Genetic variation of forest trees is today being eroded at an increasing
pace, mainly due to climate changes
•
Climate changes:
1.
Temperature rising (IPCC, 2007)
2.
Precipitations redistribution over the year (IPCC, 2007)
3.
CO2 increase (IPCC, 2007)
•
Actual migration rate estimates: less than 100 m per year (Aitken et al.
2008).
•
Need: 250-600 m and 200-275 km to the north or 12 generations (12001500 years) (St Clair and Howe, 2007)
WHY TO EMPLOY AM?
1. Conservation of rare genotypes
2. Shifting grounds trees only 100m annually (seed and pollen)
3. Risk for species to become invasive: around 1% (Williamson and Fitter, 1996)
4. Environmental specialists
5. Stability in the wood production
6. Lack of connectivity among population
7. Different time of pollination
8. Mimic long term natural migration
?
RESEARCHS
SHORT-TERM
- Vulnerability assessment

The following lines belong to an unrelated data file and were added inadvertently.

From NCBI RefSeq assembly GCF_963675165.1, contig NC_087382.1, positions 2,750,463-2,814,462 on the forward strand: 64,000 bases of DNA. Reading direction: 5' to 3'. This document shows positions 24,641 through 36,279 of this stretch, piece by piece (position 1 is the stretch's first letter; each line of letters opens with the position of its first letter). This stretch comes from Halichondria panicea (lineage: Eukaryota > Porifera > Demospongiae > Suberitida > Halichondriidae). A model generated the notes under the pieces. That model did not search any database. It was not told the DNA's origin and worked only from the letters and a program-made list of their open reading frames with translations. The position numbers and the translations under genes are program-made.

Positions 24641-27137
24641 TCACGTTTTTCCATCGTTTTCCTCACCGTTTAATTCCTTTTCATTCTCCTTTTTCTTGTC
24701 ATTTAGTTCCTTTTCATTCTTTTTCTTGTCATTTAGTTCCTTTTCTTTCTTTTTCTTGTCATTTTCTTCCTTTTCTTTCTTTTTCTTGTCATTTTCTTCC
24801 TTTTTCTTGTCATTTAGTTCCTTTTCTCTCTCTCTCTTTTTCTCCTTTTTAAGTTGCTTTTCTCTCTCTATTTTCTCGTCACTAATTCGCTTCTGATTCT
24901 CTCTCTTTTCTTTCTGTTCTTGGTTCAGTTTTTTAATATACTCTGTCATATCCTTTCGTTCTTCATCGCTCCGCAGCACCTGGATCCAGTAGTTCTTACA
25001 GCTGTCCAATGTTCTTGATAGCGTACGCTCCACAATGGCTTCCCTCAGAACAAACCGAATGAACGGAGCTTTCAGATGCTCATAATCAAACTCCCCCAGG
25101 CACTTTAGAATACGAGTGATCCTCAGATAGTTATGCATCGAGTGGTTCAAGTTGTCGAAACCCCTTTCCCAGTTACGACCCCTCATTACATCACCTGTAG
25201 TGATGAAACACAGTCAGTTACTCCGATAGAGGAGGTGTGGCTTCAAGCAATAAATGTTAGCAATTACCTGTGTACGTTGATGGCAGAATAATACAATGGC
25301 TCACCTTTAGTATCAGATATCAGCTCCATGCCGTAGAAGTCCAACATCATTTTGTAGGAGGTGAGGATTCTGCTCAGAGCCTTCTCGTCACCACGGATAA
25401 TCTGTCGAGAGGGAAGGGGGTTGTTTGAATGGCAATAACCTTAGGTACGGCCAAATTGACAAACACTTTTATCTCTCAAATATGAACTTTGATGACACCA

- Seed investigation
- Seedlings investigation
- Short - term investigations in provenances test, progeny trail plots
and seed orchards (phenology research )
-Phenological variables include the timing of budbreak, flowering, leaf
abscission, bud set, and the onset of cold hardiness
LONG-TERM TESTS
-Progeny tests
-Provenance tests
-Seed orchards
-Old growth forests
HOW TO ASSESS VULNERABILITY?
According to Potter and Crane 2010
Distribution
1. Frequency of occurrence
2. Proportion of canopy trees
3. Distribution within
study area
2. Fecundity
Reproductive capacity
1. Seed dispersal vector
3. Seed dispersal capacity
120m